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    Quote Originally Posted by TheFNG View Post
    Here's one more application that might be interesting to see some data/test fires on. If this thing is so good at killing fire and abosorbing heat, can it stop/significantly delay a flashover? Perhaps this chemical concotion may have uses in cooling the overhead similar to the short bursts without the steam production.

    As I said, I see a strong future in developing extinquishing aids to improve upon water under specific situations. George is right, water will never go away. With that though, there are cases now, especially in data centers, where water and dry chem causes as much or more damage than the fire itself. Still - $1300 is way to much for a single use device to be adopted most places.
    If what I understand about it is correct, it basicaaly is a dry chemical extinguisher although deployed differently. I can't see it being deployed in electronic rich environments.

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    Default What is it?

    I have seen several videos of these things and have read several Forum threads but no one has ever revealed what exactly what is in these things. Does any one actually know? I understand that the company may not want anyone copying their technology but, without knowing what we're we are talking about, we can't really evaluate what is going on behind a closed door.
    Kevin Sink
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    Quote Originally Posted by BryanLoader View Post
    If what I understand about it is correct, it basicaaly is a dry chemical extinguisher although deployed differently. I can't see it being deployed in electronic rich environments.
    According to FIT, these are safe to use in the extinguishment of electrical fires, such as a phone company or other data type center. The chemicals are non-toxic, non-corrosive and non-oxygen depleting.

    E-mail me regarding the chemical makeup and I can provide, we have sent out MSDS sheets to a couple of departments that have requested it.

    In regards to the UL Question, there is no standard for a Fire Interuption Device, only Fire Extiguishers. This product is not a fire extiguisher, this is a Powered Aerosol Generating Device.

    The price tag is high or low depending how you perceive value, but as you know water can be very detrimental and in many cases causes more damage than the actual fire. I believe this is the reason that some insurance companies have paid for the reimbursement of the units. Also, the total cost of ownership is $86.33/yr if you spread it over the 15 year shelf life of the product.

    Just some more food for thought.

    Thanks again,

    rfd599
    www.IllinoisFireStore.com

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    Quote Originally Posted by rfd599 View Post
    ..... Also, the total cost of ownership is $86.33/yr if you spread it over the 15 year shelf life of the product.....
    This would be true if it was a re-usable item. Since its a one time use item, its cost is $1300 per use.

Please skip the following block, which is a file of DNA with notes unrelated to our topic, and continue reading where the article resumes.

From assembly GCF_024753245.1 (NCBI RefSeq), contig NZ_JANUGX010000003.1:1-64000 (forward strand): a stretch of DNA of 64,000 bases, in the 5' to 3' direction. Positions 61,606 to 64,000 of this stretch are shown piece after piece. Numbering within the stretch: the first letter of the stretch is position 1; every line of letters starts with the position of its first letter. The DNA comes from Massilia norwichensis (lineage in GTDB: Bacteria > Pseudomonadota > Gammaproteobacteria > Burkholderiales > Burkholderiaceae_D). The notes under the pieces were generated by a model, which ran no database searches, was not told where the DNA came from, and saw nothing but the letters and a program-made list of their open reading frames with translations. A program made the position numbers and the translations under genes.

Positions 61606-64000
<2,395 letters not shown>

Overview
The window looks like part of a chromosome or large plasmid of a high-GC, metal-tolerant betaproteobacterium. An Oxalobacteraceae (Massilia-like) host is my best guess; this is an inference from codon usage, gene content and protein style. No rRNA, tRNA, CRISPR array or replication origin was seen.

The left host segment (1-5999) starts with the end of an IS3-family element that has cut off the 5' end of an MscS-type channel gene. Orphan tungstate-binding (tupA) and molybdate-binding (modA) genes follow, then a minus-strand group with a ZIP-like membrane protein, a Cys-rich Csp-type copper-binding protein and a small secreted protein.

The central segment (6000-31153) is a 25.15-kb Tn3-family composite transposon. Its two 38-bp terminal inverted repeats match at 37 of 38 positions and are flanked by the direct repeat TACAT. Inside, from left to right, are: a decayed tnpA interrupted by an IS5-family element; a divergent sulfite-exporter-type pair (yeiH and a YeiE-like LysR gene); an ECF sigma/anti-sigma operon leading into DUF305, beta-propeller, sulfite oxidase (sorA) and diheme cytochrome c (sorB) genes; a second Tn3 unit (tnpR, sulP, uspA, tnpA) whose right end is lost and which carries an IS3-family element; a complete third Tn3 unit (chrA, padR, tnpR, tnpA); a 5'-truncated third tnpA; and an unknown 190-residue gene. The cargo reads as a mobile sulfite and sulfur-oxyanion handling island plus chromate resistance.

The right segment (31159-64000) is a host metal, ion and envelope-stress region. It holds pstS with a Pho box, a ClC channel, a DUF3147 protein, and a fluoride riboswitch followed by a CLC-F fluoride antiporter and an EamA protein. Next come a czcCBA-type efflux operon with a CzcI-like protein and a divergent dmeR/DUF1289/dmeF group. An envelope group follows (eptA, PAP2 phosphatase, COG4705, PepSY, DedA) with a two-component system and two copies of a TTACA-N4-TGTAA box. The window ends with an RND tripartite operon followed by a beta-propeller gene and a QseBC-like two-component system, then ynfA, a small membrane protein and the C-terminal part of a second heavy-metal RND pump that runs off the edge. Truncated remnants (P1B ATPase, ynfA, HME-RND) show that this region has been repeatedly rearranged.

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    Quote Originally Posted by rfd599 View Post
    In regards to the UL Question, there is no standard for a Fire Interuption Device, only Fire Extiguishers. This product is not a fire extiguisher, this is a Powered Aerosol Generating Device.
    Spoken like a true salesman. If it looks like a duck and quacks like a duck...it might be a duck.

    We made 129 good structure fires last year. If we used a fit on each one our cost would have been...$167,000 to fight those fires. That is also assuming that the fit put the fire out.

    Our department is selling our old Scott 4.5 on a public auction site to raise money to buy toilet paper...you think they'll give us $170,000 more for these devices?

    Not likely. Neat idea. I still see it more of a private sector device versus fire department device.
    Last edited by lexfd5; 02-16-2009 at 06:20 PM.

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    And to apply that water, you must make entry into a structure that may or may nor be stable under hostile conditions which requires sufficient manpower, training and resources.
    We understand. You're a coward that teaches cowardice.

    I have no idea why you seem to have such a hard-on for this product.
    Then allow me to explain again. I am a student of fire science. I understand fire. I understand that this gizmo will cause fire fighters to die. That is my problem with this thingamajig.
    Last edited by GeorgeWendtCFI; 02-16-2009 at 06:29 PM.
    PROUD, HONORED AND HUMBLED RECIPIENT OF THE PURPLE HYDRANT AWARD - 10/2007.

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    that anything that will help lessen hazards for entry will be welcomed.
    It does not do that, unless you consider standing on the lawn lessening the hazard.
    PROUD, HONORED AND HUMBLED RECIPIENT OF THE PURPLE HYDRANT AWARD - 10/2007.

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    I find it interesting that no one has bothered to address my questions about the press articles. I'll ask them again.

    What kind of financial arrangement doe the FD's who purchase this gadget have with the manufacturer that every time it is used, it is mentioned in a news story? Do they pay you directly? Do they give you a replacement gizmo? Be honest. What's the deal?
    PROUD, HONORED AND HUMBLED RECIPIENT OF THE PURPLE HYDRANT AWARD - 10/2007.